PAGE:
Britain's Prince Harry checking out an Apache helicopter in Afghanistan. (John Stillwell/AFP/Getty Images)

Is the United Nations flying exploratory missions, preparing for that massive black helicopter attack it’s been planning to take away our freedoms?

Relax. It’s the National Nuclear Security Administration (NNSA), measuring what it says is “naturally occurring radiation” in this area.

The agency says its helicopter, “equipped with remote gamma radiation sensing technology” and flying as low as 150 feet above the ground, is measuring radiation “to determine baseline levels.”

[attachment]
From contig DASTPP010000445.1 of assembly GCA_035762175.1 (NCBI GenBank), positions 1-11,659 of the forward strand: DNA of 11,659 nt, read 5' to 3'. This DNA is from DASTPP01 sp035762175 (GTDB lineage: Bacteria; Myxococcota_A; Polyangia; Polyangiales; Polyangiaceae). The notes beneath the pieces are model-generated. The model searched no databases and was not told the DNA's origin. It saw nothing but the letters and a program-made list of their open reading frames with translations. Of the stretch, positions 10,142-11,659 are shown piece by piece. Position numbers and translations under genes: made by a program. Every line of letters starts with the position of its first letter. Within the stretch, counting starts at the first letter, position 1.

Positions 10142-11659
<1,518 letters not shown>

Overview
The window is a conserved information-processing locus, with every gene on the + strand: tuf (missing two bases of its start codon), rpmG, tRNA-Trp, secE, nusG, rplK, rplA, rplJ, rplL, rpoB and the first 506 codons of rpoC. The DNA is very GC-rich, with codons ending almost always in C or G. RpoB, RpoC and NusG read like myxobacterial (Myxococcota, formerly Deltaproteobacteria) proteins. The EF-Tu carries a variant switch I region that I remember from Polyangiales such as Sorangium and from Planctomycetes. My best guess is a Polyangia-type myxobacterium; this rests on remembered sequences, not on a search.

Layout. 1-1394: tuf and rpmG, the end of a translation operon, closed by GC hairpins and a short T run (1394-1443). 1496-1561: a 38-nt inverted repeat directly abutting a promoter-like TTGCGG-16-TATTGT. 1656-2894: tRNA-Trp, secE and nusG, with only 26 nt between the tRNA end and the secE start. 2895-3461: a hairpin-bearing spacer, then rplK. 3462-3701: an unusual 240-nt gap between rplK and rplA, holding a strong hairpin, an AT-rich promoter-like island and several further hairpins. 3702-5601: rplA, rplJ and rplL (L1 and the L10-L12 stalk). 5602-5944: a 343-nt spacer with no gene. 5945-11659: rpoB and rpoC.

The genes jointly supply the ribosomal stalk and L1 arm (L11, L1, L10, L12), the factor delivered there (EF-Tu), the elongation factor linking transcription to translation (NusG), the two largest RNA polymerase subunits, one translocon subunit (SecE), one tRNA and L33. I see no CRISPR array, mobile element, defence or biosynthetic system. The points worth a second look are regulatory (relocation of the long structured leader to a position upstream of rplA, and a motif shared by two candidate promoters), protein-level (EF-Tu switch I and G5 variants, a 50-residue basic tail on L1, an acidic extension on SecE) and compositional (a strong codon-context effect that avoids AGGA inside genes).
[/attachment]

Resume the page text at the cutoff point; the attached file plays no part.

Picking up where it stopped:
It’s likely that once you know what those levels are, you can figure out when something unusual — and maybe nasty — might be going on.

The two-week operation began just after Christmas and ends Friday, according to an agency announcement — which preceded the flights — that was put out “so that citizens . . . are not alarmed.”

The flights have been only in daylight, said the agency, which is part of the Department of Energy. So if you’re hearing low-flying helicopters at night, that might be the U.N. folks.

Al Kamen, an award-winning columnist on the national staff of The Washington Post, created the “In the Loop” column in 1993.